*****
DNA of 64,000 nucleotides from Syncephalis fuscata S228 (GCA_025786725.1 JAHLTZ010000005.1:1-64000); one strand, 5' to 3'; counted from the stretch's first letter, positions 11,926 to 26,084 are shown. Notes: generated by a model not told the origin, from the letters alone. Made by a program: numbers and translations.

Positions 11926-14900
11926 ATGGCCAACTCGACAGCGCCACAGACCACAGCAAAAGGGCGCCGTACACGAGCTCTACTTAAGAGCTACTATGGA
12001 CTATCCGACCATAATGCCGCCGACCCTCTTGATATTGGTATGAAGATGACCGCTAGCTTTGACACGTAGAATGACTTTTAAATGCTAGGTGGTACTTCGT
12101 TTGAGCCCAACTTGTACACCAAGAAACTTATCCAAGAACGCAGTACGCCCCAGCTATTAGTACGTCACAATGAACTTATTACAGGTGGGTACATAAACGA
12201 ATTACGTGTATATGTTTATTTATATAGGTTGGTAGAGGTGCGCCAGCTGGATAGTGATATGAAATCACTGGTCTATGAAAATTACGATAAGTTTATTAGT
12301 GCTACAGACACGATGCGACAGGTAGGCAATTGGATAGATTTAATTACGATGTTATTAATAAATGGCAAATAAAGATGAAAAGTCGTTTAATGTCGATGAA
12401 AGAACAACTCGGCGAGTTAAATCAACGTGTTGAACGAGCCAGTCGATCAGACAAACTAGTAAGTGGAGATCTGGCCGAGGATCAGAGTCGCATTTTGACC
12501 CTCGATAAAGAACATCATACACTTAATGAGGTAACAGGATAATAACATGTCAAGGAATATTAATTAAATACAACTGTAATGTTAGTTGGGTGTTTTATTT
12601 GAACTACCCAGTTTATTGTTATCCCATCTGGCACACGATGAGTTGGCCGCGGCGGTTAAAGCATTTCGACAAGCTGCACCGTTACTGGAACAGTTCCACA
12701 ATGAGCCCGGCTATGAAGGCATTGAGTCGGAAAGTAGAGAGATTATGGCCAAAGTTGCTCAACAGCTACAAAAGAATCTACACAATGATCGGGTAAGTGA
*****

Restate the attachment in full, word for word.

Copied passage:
DNA of 64,000 nucleotides from Syncephalis fuscata S228 (GCA_025786725.1 JAHLTZ010000005.1:1-64000); one strand, 5' to 3'; counted from the stretch's first letter, positions 11,926 to 26,084 are shown. Notes: generated by a model not told the origin, from the letters alone. Made by a program: numbers and translations.

Positions 11926-14900
11926 ATGGCCAACTCGACAGCGCCACAGACCACAGCAAAAGGGCGCCGTACACGAGCTCTACTTAAGAGCTACTATGGA
12001 CTATCCGACCATAATGCCGCCGACCCTCTTGATATTGGTATGAAGATGACCGCTAGCTTTGACACGTAGAATGACTTTTAAATGCTAGGTGGTACTTCGT
12101 TTGAGCCCAACTTGTACACCAAGAAACTTATCCAAGAACGCAGTACGCCCCAGCTATTAGTACGTCACAATGAACTTATTACAGGTGGGTACATAAACGA
12201 ATTACGTGTATATGTTTATTTATATAGGTTGGTAGAGGTGCGCCAGCTGGATAGTGATATGAAATCACTGGTCTATGAAAATTACGATAAGTTTATTAGT
12301 GCTACAGACACGATGCGACAGGTAGGCAATTGGATAGATTTAATTACGATGTTATTAATAAATGGCAAATAAAGATGAAAAGTCGTTTAATGTCGATGAA
12401 AGAACAACTCGGCGAGTTAAATCAACGTGTTGAACGAGCCAGTCGATCAGACAAACTAGTAAGTGGAGATCTGGCCGAGGATCAGAGTCGCATTTTGACC
12501 CTCGATAAAGAACATCATACACTTAATGAGGTAACAGGATAATAACATGTCAAGGAATATTAATTAAATACAACTGTAATGTTAGTTGGGTGTTTTATTT
12601 GAACTACCCAGTTTATTGTTATCCCATCTGGCACACGATGAGTTGGCCGCGGCGGTTAAAGCATTTCGACAAGCTGCACCGTTACTGGAACAGTTCCACA
12701 ATGAGCCCGGCTATGAAGGCATTGAGTCGGAAAGTAGAGAGATTATGGCCAAAGTTGCTCAACAGCTACAAAAGAATCTACACAATGATCGGGTAAGTGA